Another feminist success story

From the very beginning of her tenure as Home Secretary two years ago I’ve derided Jacqui Smith for her silliness and her extreme, lock-step liberalism, as seen, for example, in her official labeling of Islamic terrorism as “anti-Islamic activity” and her ban of Geert Wilders from entering the UK. Then, last month, she left office because of her outrageous misuse of government funds for personal purposes in the expenses scandal, as discussed here (the entry also includes highlights of VFR’s past coverage of Smith). Finally, now that she’s left office, she admits in an interview that she was entirely unqualified for the post from the start, as she had never run anything before in her life.

What does it say about Gordon Brown, what does it say about contemporary Western political leaders, what does it say about feminism, that a Jacqui Smith was appointed to one the three most important government posts in Britain? I’ve said it before and I’ll say it again. Women, as a general rule, do not belong in top leadership positions. To appoint women to top leadership positions for the sole purpose of having them in such positions is the mark of a civilization that doesn’t take itself seriously and is striving to win the Darwin award.

Jacqui Smith: I’d never run a thing before the Home Office
By Daniel Martin, Daily Mail, 17th July 2009

Jacqui Smith has admitted for the first time that she was not up to the job of Home Secretary.

She said she was thrust into one of the biggest posts in Government without any training and called for MPs to receive help before they become ministers.

She also suggested that any successes she had in her post were down to ‘luck’ rather than skill.

Her comments are sure to be used as ammunition by those who believe that too many of today’s ‘professional politicians’ cannot run a department because they have little experience of management in the outside world.

Miss Smith left the Government in June after her tenure had been tarnished by a series of gaffes.

In an interview with Total Politics magazine, Miss Smith said she had sleepless nights when she received her first junior ministerial job in 1999, when she joined the Education and Employment Department under David Blunkett.

And when newly installed Prime Minister Gordon Brown shocked Westminster by making her the first female Home Secretary, she admitted she felt under-qualified.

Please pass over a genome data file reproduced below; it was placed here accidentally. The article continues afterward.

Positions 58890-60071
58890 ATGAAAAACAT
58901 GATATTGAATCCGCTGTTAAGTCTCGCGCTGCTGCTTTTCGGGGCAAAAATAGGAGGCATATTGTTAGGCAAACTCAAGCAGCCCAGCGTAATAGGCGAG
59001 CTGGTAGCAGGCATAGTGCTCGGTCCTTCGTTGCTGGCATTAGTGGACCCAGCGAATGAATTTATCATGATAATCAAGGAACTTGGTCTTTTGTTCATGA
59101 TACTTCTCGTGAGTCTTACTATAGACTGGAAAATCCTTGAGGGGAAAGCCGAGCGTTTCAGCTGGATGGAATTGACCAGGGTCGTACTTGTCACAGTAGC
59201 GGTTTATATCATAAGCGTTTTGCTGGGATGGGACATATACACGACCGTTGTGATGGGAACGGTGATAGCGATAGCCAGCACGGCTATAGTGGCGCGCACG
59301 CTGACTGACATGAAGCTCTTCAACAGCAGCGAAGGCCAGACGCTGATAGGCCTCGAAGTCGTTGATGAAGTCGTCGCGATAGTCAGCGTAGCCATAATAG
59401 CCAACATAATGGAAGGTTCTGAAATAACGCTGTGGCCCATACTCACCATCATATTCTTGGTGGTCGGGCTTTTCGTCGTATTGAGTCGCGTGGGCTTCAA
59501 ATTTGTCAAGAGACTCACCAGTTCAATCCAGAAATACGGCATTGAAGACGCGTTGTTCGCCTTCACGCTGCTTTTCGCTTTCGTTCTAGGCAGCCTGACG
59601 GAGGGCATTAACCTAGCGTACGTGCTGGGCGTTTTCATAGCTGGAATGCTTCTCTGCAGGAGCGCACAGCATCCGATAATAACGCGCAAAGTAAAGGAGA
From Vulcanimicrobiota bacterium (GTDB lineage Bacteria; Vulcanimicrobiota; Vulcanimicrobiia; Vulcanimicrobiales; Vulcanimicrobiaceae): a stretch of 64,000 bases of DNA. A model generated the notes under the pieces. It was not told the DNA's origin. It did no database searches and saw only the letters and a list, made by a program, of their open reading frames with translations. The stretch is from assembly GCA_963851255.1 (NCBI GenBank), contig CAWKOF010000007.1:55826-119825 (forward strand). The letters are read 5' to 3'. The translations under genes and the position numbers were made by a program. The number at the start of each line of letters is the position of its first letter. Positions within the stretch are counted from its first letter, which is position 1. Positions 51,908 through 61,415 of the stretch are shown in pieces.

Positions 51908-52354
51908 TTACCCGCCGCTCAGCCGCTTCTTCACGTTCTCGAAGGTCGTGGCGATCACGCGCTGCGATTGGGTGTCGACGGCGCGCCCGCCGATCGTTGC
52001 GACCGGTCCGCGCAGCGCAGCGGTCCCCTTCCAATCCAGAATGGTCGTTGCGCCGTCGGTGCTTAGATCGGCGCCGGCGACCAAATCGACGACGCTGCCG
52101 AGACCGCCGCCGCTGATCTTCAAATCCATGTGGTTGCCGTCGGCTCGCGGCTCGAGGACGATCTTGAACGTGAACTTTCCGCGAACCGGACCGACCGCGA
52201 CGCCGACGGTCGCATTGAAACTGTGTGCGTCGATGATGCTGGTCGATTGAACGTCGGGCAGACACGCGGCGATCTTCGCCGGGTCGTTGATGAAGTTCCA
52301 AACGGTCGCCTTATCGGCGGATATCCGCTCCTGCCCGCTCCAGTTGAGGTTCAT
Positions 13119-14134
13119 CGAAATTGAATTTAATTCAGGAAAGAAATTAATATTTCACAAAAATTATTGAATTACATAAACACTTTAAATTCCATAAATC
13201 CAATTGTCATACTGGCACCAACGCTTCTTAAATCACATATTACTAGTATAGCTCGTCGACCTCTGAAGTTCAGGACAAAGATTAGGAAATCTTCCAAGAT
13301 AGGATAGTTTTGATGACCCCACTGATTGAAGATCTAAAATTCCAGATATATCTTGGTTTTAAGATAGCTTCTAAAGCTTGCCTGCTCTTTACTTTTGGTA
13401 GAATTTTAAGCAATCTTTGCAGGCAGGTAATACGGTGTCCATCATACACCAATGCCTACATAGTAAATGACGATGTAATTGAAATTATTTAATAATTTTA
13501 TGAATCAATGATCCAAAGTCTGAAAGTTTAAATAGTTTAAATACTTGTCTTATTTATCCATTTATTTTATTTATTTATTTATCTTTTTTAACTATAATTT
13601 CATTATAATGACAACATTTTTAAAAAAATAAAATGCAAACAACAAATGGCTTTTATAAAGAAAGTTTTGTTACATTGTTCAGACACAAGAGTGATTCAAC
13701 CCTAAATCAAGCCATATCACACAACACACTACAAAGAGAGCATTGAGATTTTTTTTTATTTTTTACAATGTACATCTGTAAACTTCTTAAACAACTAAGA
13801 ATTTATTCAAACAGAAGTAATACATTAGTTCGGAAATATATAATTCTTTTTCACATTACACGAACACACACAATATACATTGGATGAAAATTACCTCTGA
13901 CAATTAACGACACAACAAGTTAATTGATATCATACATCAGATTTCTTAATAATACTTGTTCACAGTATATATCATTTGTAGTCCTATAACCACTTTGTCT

She said: ‘I think we should have been better trained. I think there should have been more induction.

‘When I became Home Secretary, I’d never run a major organisation. I hope I did a good job but if I did it was more by luck than by any kind of development of those skills.’

Asked if she was worried she was not up to it, she said: ‘Well, every single time that I was appointed to a ministerial job I thought that. I didn’t sleep for a week in 1999 when I got my ministerial job.’

She added: ‘If I ever describe the process of becoming a minister—moving from one ministerial job to another—to somebody in almost any other job outside, they think it is, frankly, pretty dysfunctional in the way that it works.

‘I think there should be more emphasis given to supporting ministers more generally in terms of developing the skills needed to lead big departments.’

Before she quit, Miss Smith was widely tipped to be demoted anyway following her dismal period in charge of the Home Office, marked by a series of blunders, including saying she would not feel safe walking in Hackney at night.

The former Home Secretary also faced strong criticism over her role in the arrest of Tory MP Damian Green in a leak inquiry, and when it emerged that one in five foreigners cleared to work in security jobs were illegal immigrants.

In March she was humiliated when it emerged she had used Commons expenses allowances to pay for her husband’s porn films and a bathplug worth 88p.

She told Total Politics the way to avoid expenses scandals in the future was to increase MPs’ salaries massively and get rid of the allowances system.

Asked whether she sometimes thought ‘why bother’ during the lowest points of her tenure as Home Secretary, she said: ‘Yes, in the middle of the night, most nights. If your reputation and family life and career were being dragged through the mud then you wouldn’t be a human being if you didn’t lose sleep over it.’